Labor has promised to make electric vehicles cheaper by dropping tariffs and taxes on many models if it wins at the next election.
On Wednesday, the Australian Labor Party announced its electric vehicles policy at their national conference, as the party lays out its agenda in the lead-up to what most assume will be a federal election.
The policy will apply from July 2022 to all non-luxury electric vehicles — meaning cars that are worth less than $72,565. According to the ABC, Australians would save $2,000 on a $50,000 vehicle like the Nissan Leaf, and up $9,000 if they bought it through a company work arrangement.
Labor leader Anthony Albanese spruiked the change on Wednesday, saying the federal opposition wants to encourage electric vehicle take-up.
“We’re not making people buy a particular vehicle. What we’re doing, though, is putting practical measures in place that will drive change,” he said.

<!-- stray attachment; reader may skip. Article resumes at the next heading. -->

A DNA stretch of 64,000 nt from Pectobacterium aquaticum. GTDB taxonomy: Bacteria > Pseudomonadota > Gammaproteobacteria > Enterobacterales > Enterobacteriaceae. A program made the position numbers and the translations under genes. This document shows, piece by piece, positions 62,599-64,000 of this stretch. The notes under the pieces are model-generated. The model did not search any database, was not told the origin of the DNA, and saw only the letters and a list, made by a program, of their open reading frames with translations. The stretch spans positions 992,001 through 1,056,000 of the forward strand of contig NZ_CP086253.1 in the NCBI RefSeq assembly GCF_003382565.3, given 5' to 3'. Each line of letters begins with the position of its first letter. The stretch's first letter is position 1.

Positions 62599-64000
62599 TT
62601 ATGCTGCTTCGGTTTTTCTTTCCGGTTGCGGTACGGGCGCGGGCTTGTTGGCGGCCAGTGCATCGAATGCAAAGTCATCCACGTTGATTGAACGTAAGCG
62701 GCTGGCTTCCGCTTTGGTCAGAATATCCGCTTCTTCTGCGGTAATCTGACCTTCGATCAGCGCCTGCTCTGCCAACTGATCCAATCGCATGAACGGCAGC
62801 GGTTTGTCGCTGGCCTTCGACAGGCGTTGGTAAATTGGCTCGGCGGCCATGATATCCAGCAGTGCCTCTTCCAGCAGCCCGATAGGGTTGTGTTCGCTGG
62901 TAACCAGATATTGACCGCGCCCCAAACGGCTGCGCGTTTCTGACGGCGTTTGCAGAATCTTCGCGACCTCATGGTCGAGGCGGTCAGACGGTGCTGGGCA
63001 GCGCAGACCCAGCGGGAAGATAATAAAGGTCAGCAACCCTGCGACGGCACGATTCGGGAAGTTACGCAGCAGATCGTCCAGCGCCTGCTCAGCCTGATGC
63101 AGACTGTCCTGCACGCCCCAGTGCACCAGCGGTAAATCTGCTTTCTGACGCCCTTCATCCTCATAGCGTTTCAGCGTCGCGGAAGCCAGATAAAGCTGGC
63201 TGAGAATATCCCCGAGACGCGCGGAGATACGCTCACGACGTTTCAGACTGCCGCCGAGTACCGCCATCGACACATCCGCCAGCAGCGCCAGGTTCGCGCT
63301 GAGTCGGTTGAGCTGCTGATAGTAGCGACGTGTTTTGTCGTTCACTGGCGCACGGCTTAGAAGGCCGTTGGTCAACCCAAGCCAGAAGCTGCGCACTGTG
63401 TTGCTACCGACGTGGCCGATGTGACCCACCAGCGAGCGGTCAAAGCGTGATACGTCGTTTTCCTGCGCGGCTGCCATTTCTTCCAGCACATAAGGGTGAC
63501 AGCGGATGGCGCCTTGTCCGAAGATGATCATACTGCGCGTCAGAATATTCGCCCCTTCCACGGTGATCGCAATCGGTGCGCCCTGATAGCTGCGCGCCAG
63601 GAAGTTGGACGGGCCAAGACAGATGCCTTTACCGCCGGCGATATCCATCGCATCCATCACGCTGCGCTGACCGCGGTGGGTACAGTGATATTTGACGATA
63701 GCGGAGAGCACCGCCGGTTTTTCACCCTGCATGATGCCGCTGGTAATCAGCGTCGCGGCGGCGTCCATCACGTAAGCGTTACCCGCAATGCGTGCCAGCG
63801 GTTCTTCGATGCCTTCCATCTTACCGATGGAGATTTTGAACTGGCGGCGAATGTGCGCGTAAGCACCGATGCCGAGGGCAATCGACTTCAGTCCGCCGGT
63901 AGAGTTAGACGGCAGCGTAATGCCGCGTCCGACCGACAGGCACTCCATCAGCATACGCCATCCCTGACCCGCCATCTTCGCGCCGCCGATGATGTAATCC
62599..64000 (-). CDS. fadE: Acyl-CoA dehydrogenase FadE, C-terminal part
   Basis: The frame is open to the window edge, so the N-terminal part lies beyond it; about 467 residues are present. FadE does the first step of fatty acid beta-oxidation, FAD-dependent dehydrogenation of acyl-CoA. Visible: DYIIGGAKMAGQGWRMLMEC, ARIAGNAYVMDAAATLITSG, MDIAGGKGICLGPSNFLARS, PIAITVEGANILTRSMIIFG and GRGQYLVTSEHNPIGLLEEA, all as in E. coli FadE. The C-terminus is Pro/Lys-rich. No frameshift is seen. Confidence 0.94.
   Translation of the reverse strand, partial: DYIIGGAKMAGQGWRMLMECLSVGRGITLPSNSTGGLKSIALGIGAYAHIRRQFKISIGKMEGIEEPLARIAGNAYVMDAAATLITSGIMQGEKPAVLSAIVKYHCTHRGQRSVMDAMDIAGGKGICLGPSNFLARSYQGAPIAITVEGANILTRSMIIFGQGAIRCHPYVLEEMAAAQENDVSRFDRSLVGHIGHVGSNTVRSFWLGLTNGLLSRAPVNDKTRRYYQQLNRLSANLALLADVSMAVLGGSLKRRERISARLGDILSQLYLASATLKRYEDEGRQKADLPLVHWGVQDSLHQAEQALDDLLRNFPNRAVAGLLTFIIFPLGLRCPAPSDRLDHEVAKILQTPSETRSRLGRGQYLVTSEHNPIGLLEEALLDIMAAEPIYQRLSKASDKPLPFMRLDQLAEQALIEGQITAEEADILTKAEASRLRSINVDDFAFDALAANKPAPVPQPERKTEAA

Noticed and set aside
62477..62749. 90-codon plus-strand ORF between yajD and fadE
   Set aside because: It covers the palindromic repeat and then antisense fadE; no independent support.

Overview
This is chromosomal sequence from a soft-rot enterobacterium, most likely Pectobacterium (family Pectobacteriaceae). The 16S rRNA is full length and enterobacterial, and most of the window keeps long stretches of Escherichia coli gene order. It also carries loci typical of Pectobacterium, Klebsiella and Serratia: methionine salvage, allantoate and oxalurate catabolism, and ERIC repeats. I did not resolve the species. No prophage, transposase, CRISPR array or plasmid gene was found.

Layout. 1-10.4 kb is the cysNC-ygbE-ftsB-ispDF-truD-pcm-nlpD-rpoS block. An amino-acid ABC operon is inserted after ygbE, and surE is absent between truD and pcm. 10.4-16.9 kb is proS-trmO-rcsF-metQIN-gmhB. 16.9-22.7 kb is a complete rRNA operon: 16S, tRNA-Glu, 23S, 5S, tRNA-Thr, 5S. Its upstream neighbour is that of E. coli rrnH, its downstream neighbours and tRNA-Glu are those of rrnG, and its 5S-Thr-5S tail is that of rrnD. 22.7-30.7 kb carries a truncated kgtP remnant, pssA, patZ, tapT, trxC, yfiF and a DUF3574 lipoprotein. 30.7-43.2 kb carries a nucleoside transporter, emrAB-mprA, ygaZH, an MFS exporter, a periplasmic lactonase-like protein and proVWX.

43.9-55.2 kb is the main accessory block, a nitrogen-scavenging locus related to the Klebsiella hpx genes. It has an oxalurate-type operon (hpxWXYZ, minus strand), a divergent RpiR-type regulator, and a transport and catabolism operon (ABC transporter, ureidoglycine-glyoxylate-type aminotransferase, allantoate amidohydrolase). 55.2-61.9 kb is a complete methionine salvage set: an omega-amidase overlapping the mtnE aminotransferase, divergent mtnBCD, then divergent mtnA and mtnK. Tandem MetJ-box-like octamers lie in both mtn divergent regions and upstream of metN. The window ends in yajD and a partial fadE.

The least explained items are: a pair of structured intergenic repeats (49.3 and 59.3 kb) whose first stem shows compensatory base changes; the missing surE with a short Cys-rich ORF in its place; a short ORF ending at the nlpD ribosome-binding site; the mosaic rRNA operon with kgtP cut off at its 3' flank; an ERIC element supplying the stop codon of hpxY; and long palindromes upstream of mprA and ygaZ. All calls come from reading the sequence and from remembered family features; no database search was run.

“The biggest way that you can change behaviour is by changing the fleet make-up.”
At the last election, former Labor leader Bill Shorten promised to enact policies that would mean that half of all new cars sold in Australia would be electric by 2030 if he was elected.
Currently, electric vehicles remain quite expensive in Australia and governments aren’t making it cheaper. The Victorian Government is currently considering taxing electric vehicle drivers for every kilometre they drive.
As of 2020, electric vehicle make up just 0.2 per cent of vehicles in Australia.
Another part of the policy is creating 400 “community batteries” to be installed in suburbs and towns around Australia. Noting that solar uptake has picked up in Australia but far fewer residents own batteries, community batteries would connect to houses in the community and act as communal power storage.
Despite the Coalition’s ultimately successful attack on the party’s electric vehicles last election, Labor seems determined to make it a major part of their pitch for why they should be elected this time.